As the cute and cuddly darlings of the pet world, rabbits conjure images of Peter Rabbit and Thumper from the Disney classic, “Bambi”. While owning one of these animals is extremely rewarding, maintaining their health and wellness needs requires attention to detail. In-the-know retailers can make the adoption process much easier for customers entering into bunny parenthood.
The first thing retailers must do is recognize their own prominence, as they fulfill a certain, vital role in the community. This includes accommodating the many needs of all pet parents and every creature they include in their families, explains Claire Hamblion, marketing manager at Supreme Petfoods. This type of approach will help establish trust, as customers continue to their reliable source for supplies of the highest caliber.
“These shoppers visit a pet specialist both for their expertise and the widest choice of products, as they can’t buy all of those items in a grocery store,” says Hamblion. “Remember, too, that many are multi-pet owners and therefore high-value customers.”
At Healthy Pet, a family-owned and -operated retailer in California, Megan Nord, store manager, is extremely familiar with the rewards and caveats of welcoming “so adorable, so loving” rabbits into the home.
“They are very high-maintenance animals—I think they are the [highest] maintenance when it comes to things that could live in your house,” she says.
As with any animal, proper care begins with a nutritious diet and, for rabbits, this means providing the appropriate type of hay to meet the animal’s needs. Nord notes that different varieties of hay are needed to avoid or treat different health issues.
“Certain hays that are harder, such as orchard hay, help with dental health, otherwise you’ll be taking vet visits constantly to have their teeth ground down,” continues Nord. “They are prone to gastric upset easily if they don’t get enough fiber. For gastritis, they need high fiber and low sugar. You want Timothy hay and never alfalfa.”
Investing in an open-top litter box, lining it with paper bedding and covering with hay is the best way to establish an environment for rabbits to comfortably nourish their bodies.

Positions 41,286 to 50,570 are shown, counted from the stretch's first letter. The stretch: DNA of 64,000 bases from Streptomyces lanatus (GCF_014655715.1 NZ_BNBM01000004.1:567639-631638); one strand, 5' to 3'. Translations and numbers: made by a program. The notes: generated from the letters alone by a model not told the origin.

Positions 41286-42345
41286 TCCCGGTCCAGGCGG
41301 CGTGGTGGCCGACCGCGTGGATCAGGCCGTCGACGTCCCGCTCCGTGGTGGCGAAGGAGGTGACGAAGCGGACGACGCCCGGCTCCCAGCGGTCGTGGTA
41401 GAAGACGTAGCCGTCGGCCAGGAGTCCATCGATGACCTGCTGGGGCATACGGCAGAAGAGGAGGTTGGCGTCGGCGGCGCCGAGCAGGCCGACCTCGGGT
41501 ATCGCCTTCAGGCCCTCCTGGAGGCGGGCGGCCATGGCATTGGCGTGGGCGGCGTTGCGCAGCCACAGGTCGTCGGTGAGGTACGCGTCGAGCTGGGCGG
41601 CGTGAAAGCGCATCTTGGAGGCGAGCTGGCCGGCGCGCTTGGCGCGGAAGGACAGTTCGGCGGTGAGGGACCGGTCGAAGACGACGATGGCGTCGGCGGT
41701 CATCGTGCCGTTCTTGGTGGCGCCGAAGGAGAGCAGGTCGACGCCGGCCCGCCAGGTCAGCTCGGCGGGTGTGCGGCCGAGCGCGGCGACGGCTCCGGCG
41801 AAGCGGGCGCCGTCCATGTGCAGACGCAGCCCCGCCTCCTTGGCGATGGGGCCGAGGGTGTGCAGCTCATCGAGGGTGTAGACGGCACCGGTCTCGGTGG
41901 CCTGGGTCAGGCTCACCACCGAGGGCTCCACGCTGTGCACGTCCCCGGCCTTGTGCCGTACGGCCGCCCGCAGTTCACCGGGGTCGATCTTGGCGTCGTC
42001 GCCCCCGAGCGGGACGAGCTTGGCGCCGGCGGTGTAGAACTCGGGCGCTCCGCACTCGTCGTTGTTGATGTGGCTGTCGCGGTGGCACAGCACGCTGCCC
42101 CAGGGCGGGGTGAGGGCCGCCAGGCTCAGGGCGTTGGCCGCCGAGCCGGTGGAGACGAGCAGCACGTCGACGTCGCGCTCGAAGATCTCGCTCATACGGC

Nord explains that a well-maintained, hay-covered space is needed for rabbits to enjoy a nutritious meal of their cecotropes—partially digested food pieces, separate from the feces, that are re-consumed for health purposes.
“Rabbits are kind of weird and they have to eat a certain poop that they make,” says Nord. “[Creating this space] helps them put two and two together while eating the hay and to eat that poop.”
Supporting the important role of hay in a rabbit’s diet, Kellie Hayden, marketing coordinator of collateral and campaigns at Oxbow Animal Health, notes the need for an age-appropriate pellet formula rather than those based on a muesli mix that could encourage selective eating.
“While muesli mixes that contain fruits, seeds and colorful pieces may seem like a healthy option because they have the appearance of variety, these mixes should be avoided by pet parents, as they can promote selective eating,” explains Hayden. “Animals that selectively eat often choose to eat the tasty morsels in a mixed food first, leaving behind the pelletized food that contains necessary vitamins and minerals.”
Emphasizing that ensuring animals receive the nutrients they need takes precedence over fancy formulas, Jason Casto, director of marketing for the small animal segment at Kaytee, recommends supplementing rabbits’ hay with pellets for these creatures that can become fussy regarding their food.